03 October 2018 News

Newly discovered far-flung object supports Planet X existence

A comparison of 2015 TG387 at 65 AU with the Solar System's known planets. Image: Roberto Molar Candanosa and Scott Sheppard
A comparison of 2015 TG387 at 65 AU with the Solar System's known planets. Image: Roberto Molar Candanosa and Scott Sheppard

A newly discovered object the size of a dwarf planet has been spotted on the fringes of the Solar System, and its presence adds further weight behind the theory that a much larger, mysterious Planet X is still out there waiting to be found.

Officially known as 2015 TG387, this 300 kilometre wide newly discovered object has been nicknamed the Goblin and was discovered about 80 astronomical units (AU) from the Sun; an astronomical unit is the mean distance from the centre of the earth to the centre of the sun - so around 149.6 million kilometres. For comparison, Pluto is around 34 AU away and like Pluto, the Goblin will not see much in the way of Sunlight as the closest it gets to the Sun is around 65 AU.

Despite a name that suggests a fiendish creature, its discovery is anything but. Detected by Scott Sheppard, Chad Trujillo and David Tholen, this trio are on the hunt for unknown dwarf planets as part of one of the largest and deepest surveys ever conducted for distant Solar System objects.

"These distant objects are like breadcrumbs leading us to Planet X. The more of them we can find, the better we can understand the outer Solar System and the possible planet that we think is shaping their orbits – a discovery that would redefine our knowledge of the Solar System's evolution," Sheppard explained.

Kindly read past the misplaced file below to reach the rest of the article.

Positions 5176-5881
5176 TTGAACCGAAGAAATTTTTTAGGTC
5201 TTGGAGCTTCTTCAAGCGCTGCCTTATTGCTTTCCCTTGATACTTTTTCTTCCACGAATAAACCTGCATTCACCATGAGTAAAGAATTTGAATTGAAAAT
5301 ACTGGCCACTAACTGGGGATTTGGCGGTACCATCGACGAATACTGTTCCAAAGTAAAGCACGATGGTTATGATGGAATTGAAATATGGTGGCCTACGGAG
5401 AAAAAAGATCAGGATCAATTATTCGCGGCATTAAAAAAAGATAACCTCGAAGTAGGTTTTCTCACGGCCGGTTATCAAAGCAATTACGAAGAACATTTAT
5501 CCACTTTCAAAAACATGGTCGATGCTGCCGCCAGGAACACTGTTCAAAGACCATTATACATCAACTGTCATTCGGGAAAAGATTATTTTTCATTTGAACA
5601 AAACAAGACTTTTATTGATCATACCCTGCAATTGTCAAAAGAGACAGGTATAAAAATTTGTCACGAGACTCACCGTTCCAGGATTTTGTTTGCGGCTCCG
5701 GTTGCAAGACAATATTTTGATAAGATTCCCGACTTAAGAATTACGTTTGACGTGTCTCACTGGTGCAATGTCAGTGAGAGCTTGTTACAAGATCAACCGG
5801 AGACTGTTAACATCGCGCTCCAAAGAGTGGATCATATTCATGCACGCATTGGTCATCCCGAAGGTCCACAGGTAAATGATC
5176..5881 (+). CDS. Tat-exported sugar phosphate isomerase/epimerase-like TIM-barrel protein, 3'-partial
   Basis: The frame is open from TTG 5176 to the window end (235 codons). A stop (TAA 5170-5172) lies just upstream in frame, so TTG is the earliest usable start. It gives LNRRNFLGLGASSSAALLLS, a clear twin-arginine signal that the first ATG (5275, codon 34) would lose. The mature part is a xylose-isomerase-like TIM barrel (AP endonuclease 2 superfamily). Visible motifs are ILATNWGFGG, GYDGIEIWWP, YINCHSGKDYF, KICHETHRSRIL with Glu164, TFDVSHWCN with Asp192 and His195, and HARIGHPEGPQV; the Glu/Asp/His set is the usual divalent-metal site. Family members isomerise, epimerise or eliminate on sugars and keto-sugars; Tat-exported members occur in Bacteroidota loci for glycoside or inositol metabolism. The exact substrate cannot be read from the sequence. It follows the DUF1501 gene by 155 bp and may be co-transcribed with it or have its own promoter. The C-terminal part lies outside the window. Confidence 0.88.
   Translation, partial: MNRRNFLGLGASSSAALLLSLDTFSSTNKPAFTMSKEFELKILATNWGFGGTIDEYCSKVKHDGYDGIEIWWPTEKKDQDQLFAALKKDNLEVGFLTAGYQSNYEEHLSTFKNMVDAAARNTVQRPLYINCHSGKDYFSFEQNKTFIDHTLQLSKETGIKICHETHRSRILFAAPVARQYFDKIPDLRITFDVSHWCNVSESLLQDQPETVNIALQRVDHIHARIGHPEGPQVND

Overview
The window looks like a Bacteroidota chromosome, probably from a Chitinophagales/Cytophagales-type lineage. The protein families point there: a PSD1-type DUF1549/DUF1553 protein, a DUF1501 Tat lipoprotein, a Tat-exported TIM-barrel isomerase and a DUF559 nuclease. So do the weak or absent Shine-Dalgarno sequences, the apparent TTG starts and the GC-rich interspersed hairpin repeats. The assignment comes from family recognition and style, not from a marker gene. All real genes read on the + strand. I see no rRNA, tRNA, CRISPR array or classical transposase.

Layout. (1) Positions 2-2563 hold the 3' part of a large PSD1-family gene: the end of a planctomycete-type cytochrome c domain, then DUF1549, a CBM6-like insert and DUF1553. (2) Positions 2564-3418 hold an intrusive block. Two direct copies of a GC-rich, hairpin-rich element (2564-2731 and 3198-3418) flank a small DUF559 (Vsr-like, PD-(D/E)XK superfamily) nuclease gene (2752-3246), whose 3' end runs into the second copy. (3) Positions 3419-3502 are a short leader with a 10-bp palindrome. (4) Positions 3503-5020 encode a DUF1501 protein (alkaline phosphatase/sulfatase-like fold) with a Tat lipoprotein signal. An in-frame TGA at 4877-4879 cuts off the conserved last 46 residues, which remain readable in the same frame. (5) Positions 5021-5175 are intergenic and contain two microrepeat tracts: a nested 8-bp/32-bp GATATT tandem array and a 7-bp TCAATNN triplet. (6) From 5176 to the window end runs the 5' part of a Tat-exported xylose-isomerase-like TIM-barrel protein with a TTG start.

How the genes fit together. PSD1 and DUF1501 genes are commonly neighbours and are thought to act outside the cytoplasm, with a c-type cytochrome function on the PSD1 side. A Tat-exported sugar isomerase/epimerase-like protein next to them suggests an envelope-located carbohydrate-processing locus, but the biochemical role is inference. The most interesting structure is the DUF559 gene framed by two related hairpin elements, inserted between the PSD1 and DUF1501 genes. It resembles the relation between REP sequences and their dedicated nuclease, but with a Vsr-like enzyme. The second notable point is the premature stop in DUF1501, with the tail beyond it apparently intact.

Prior to finding the Goblin, Sheppard and Trujillo had already found 2012 VP113 – the most-distant object to date. It was around this discovery a few years ago that Sheppard and Trujillo noticed that the orbits of several other extremely distant Solar System objects all swung out in one direction – an unexpected feature that caused some consternation.

And while it seemed an outlandish idea at the time, the duo proposed the presence of an unknown planet on the periphery of the Solar System that was keeping these orbits in place. Planet X as it became known, is thought to be a sub-Neptune sized planet but with an orbit 20 times as large Neptune. Many exo-systems have planets in this mass range, but so far, our Solar System seems to lacking one.

If the data seems to point to Planet X’s existence, why haven’t we seen any tangible evidence of it yet? The orbital period of Earth (how long it takes for our planet to go once around the Sun) is one year. Jupiter’s orbital period is about 12 years, Saturn’s is 29 years and Uranus completes its orbital period once in a human lifetime. Planet X on the other hand, which is postulated to be 60 billion miles from the Sun, is expected to take 20,000 years to complete one orbit around the Sun!

Simulations of the orbit of 2015 TG387 by Trujillo and University of Oklahoma's Nathan Kaib have showed that if planet X is lurking out there, then it is keeping the Goblin at arms length so that it never gets too close to the massive planet. This behaviour is already seen with Pluto and Neptune, as Pluto never strays too close to the ice giant even though their orbits cross.

"What makes this result really interesting is that Planet X seems to affect 2015 TG387 the same way as all the other extremely distant Solar System objects. These simulations do not prove that there's another massive planet in our Solar System, but they are further evidence that something big could be out there" said Trujillo.

The team speculate that there could be thousands of small bodies like 2015 TG387 out on the fringes of the Solar System, but their distance make them difficult to find. "These so-called Inner Oort Cloud objects like 2015 TG387, 2012 VP113, and Sedna are isolated from most of the Solar System's known mass, which makes them immensely interesting," Sheppard said. "They can be used as probes to understand what is happening at the edge of our Solar System."

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